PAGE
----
Q&A with Marc Scheer
Did you know that students expect to earn 44 percent more than they actually do when they graduate? And that at most college, each class breaks down to $100 per hour? (No use feeling guilty about sleeping through most of them now!)
In No Sucker Left Behind: Avoiding the Great College Rip-Off, Marc Scheer offers an illuminating investigation of the exorbitant fees charged by universities, forcing us to question the assumption that every college experience is worthwhile. We caught up with Marc to chat about dealing with student debt, going to grad school, and becoming "financially literate."
Clearly, the main thesis of this book is that universities are run just like just other for-profit businesses and students may not always be getting the best bang for their buck. So what can you about it if you've already left school? What is the one piece of advice you'd impart to recent graduates?
If you've already left school, your options are somewhat limited. Now you have to figure out how to re-pay your debt. I advise people to become familiar with all of their options, including "loan forgiveness," "loan consolidation," "extended repayment," "graduated repayment," "deferment," "forbearance," and "refinancing." People who struggle with their debt should also not hesitate to reach out for help to resources like: their schools, their lenders and credit card companies, the Federal Student Aid Ombudsman, a lawyer or legal counselor, an accountant, the National Association for Credit Counseling, and the Association of Independent Consumer Credit Counseling. One specific option is to see if your loans can be consolidated into a "Direct Loan" managed by the US government; direct loans tend to have the best terms. New grads also need to manage their debt properly, and not depend on credit cards because these cards are expensive and companies may soon reduce credit limits. Grads also need to get in the habit of paying their debt bills on time, otherwise their credit scores can be harmed, and it can become more difficult for them to obtain financial assistance in the future.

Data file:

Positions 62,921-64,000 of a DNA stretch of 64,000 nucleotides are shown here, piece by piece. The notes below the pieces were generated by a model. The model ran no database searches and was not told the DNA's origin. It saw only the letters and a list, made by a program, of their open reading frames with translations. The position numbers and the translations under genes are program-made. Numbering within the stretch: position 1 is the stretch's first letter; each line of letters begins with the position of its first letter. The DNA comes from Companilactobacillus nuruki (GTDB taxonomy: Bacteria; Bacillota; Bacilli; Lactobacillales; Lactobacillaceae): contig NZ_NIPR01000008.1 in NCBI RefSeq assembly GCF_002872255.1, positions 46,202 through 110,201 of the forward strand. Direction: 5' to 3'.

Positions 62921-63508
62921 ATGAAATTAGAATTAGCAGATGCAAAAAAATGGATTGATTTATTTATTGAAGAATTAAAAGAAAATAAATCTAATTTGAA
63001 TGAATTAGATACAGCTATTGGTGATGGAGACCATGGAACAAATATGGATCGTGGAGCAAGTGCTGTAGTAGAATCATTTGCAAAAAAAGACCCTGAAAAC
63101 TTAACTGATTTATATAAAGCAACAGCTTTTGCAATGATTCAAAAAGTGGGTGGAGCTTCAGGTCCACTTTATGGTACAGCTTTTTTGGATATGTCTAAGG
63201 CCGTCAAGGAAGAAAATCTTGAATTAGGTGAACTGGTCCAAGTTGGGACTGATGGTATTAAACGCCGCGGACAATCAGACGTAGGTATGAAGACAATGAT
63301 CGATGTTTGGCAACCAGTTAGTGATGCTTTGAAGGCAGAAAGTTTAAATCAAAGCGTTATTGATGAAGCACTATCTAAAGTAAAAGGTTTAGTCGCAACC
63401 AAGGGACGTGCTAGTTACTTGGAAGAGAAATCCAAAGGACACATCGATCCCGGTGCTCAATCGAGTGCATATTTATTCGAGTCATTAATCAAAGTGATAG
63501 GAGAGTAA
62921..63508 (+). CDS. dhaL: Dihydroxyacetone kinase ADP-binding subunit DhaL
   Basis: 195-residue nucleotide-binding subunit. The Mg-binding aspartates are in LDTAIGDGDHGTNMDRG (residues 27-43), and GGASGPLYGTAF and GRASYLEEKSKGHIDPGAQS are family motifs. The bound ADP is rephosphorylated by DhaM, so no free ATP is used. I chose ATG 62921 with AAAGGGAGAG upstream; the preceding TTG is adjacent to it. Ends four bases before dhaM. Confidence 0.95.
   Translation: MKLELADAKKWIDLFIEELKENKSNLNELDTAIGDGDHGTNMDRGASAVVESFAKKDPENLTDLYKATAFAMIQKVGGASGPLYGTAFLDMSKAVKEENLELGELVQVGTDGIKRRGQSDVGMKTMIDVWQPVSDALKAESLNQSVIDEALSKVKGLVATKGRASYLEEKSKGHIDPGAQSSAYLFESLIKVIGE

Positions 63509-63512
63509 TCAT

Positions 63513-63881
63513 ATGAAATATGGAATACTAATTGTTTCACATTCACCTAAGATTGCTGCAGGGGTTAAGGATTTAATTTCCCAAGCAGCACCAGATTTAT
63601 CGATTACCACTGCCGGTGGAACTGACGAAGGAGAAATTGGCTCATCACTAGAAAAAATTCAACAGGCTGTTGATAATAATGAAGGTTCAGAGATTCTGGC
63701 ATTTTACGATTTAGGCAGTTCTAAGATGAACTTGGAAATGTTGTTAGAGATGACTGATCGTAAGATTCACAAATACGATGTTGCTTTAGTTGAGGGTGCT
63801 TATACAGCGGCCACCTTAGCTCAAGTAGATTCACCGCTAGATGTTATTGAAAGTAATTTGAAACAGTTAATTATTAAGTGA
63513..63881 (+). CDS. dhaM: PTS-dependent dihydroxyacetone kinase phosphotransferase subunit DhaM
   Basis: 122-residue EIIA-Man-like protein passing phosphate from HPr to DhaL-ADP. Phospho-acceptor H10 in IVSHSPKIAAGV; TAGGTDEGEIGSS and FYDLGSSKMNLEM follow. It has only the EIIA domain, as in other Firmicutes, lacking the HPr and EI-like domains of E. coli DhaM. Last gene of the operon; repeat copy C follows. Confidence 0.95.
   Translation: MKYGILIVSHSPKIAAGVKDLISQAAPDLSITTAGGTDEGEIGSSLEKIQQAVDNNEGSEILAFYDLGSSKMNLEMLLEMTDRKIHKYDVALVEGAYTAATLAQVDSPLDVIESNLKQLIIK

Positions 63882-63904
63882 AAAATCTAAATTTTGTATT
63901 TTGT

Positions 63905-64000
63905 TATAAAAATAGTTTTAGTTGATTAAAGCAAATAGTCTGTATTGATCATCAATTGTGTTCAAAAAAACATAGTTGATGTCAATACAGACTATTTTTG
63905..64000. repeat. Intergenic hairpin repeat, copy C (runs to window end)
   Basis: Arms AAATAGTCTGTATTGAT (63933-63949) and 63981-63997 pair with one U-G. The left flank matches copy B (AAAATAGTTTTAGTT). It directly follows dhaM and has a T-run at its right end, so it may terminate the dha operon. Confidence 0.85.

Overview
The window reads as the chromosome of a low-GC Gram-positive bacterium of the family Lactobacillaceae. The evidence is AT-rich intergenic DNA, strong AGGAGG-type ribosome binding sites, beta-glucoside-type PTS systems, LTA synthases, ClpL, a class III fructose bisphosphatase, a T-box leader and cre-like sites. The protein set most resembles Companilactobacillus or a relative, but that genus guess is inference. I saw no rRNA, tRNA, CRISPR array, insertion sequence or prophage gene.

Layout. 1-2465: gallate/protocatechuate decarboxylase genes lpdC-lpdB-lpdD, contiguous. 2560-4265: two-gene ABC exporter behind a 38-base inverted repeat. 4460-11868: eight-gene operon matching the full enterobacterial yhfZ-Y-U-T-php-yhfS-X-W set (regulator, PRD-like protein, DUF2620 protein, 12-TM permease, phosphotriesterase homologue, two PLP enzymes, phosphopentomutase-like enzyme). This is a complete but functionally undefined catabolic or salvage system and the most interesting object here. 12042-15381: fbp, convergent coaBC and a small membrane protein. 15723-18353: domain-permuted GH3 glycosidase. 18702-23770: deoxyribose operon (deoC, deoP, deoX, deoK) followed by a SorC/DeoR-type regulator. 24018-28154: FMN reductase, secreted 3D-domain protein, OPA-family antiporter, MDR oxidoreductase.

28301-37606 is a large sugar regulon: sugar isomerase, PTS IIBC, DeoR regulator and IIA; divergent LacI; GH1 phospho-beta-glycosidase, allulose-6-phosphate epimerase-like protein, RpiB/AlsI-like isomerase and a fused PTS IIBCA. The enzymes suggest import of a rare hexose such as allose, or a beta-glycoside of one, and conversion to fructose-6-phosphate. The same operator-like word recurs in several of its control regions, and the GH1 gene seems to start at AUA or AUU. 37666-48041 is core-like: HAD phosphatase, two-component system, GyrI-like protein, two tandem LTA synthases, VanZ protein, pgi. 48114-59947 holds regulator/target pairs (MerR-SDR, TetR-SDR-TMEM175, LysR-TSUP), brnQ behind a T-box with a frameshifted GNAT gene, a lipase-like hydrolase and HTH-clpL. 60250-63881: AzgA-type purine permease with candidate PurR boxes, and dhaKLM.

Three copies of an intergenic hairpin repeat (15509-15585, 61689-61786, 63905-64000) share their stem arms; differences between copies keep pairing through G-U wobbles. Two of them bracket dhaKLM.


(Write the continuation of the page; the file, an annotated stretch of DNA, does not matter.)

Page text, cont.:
Student debt is the unfriendly reminder of those exorbitant tuition fees from college. How has the consolidation market changed in light of the credit crunch and what major traps should recent grads look out for?
Private lenders are leaving the student loan market in droves. This is making it more difficult to get private student loans, and more difficult to get private consolidation loans. The good news is that the US government is offering consolidation loans within their Direct Loan program. But many student loan lenders are blocking their borrowers from converting their loans into a government consolidation! So the whole situation is a mess, and grads need to explore all of their options.
You talk about the "scam" of debt and credit counselors. Can you explain that?
Everywhere you go these days, you see ads for "credit counseling companies." These are organizations that say they can help you lower your debt or work out affordable payment plans with your lenders. Some of these groups can be very helpful. However, a large number of them are scams. In fact, the government recently identified some groups that swindled Americans out of $100 million. The problem is that the bad ones charge high fees and deliver no benefits. Before working with an organization like that, you need to do your homework. Check with the Better Business Bureau. Watch out for groups that charge more than $25–$50 in monthly fees. If a credit organization sounds too good to be true, it probably is. Instead, you can find trustworthy help from the National Foundation for Credit Counseling and the Association of Independent Consumer Credit Counseling Agencies.